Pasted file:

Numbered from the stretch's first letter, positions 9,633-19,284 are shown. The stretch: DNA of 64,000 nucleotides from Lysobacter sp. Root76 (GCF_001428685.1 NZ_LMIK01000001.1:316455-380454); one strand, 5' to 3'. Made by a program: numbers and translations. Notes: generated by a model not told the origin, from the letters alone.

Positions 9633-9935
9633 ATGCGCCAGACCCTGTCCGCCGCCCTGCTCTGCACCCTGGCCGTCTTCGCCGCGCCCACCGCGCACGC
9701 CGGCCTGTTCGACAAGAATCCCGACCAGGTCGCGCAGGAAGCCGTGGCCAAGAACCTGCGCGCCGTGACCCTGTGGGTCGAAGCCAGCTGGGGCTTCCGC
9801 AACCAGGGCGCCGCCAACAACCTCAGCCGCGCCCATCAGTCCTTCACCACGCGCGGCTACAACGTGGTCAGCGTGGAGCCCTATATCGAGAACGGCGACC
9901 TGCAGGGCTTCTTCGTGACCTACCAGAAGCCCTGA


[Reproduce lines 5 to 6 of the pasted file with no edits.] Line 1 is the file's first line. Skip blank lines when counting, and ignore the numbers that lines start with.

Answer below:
9801 AACCAGGGCGCCGCCAACAACCTCAGCCGCGCCCATCAGTCCTTCACCACGCGCGGCTACAACGTGGTCAGCGTGGAGCCCTATATCGAGAACGGCGACC
9901 TGCAGGGCTTCTTCGTGACCTACCAGAAGCCCTGA